There is no distinction between God's attributes and God, and therefore no difference between one of God's attributes and another. God's justice is God Himself and God's mercy is God Himself. Infinite justice and infinite mercy are not two opposing tendencies in God: they are one same God. Let us make one further effort towards the realization of this. All perfections are in God, yet not distinct from one another because not distinct from God Himself. But our minds cannot handle all concepts in one concept. We must see them as distinct in order to see them at all. The mercy of God is an infinite reality. The justice of God is an infinite reality. In the Being of God they are the same reality: but if we try to begin our thinking by seeing them as the same reality, we shall simply not see them at all. Here as suggested earlier, is the opportunity for the right approach to the polar elements in any mystery: accept them both at white heat, and in some utterly unsayable way they will tend to fuse into one. With God's attributes, as we in the mind, live with them, our sense of their distinction from one another will grow less, and there will form in our mind some faint suggestion of their oneness with God. We have all sorts of attributes, and they are not we. But there is no real distinction between what God has and what God is. God is what he has.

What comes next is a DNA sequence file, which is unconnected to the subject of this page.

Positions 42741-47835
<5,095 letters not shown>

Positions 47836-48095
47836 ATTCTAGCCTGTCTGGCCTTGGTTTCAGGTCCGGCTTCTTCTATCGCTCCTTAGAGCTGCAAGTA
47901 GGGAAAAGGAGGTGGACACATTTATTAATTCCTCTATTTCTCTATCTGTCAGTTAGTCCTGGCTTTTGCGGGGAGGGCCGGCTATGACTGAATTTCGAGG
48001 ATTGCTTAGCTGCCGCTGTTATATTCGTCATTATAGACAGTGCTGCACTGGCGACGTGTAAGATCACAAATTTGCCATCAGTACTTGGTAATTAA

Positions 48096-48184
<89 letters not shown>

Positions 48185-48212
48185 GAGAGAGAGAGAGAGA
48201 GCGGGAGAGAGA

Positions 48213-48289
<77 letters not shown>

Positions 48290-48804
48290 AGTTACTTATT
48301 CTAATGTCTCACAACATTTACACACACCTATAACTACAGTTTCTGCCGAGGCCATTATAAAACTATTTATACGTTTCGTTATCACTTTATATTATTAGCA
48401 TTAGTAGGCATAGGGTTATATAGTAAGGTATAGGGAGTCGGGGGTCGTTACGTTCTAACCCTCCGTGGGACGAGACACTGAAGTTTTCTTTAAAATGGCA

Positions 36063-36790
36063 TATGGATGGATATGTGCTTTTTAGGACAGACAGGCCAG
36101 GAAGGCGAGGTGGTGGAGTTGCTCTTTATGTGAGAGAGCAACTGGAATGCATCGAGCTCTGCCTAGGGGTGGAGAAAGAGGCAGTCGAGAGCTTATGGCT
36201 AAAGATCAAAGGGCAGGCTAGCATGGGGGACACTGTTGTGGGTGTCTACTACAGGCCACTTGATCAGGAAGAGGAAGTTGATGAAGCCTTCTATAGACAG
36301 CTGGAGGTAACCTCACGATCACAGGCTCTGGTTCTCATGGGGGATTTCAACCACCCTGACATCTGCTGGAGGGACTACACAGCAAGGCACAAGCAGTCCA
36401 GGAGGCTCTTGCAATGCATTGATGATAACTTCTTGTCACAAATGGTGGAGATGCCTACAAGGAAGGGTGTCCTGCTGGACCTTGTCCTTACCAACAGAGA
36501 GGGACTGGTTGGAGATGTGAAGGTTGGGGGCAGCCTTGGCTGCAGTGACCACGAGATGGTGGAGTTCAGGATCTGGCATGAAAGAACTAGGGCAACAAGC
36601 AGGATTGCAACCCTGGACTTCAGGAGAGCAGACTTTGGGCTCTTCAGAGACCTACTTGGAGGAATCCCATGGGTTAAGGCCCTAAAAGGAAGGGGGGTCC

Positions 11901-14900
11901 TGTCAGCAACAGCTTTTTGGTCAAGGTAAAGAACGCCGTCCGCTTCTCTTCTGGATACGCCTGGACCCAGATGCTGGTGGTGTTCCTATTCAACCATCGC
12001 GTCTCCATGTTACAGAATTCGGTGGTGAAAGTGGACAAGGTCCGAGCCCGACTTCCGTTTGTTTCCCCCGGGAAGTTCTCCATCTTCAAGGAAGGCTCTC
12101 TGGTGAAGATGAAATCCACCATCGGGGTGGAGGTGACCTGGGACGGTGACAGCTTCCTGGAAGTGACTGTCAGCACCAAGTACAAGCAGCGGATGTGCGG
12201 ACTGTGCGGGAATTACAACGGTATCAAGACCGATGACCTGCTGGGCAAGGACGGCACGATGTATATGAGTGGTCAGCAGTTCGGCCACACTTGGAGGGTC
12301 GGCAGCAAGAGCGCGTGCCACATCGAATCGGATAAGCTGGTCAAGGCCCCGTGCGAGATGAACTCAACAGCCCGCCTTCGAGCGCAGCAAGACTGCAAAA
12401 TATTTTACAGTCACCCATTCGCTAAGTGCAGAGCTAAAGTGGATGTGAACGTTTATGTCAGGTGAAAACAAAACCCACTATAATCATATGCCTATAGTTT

But whatever light may be about to grow in us as we grow in the knowledge of God, we begin by stripping away limitations. We may know that we are not taking anything away from God, because to subtract limitations is to add reality. Reality as we are accustomed to it, with all its limitations, has a kind of thickness compared with the thinness of infinite spirit. It is true that what I have called thickness results from the element of nothingness, and that all the realities that we know as mingled-with-nothingness because they are created, are to be found in utter purity in the Creator. But it is hard to realize that this purity increases their intensity. Fortunately man's seeking for God is not the whole story. God has also sought man, a seeking with a long history that culminated when God became man and dwelt among us. Nothing could be less remote than Jesus Christ.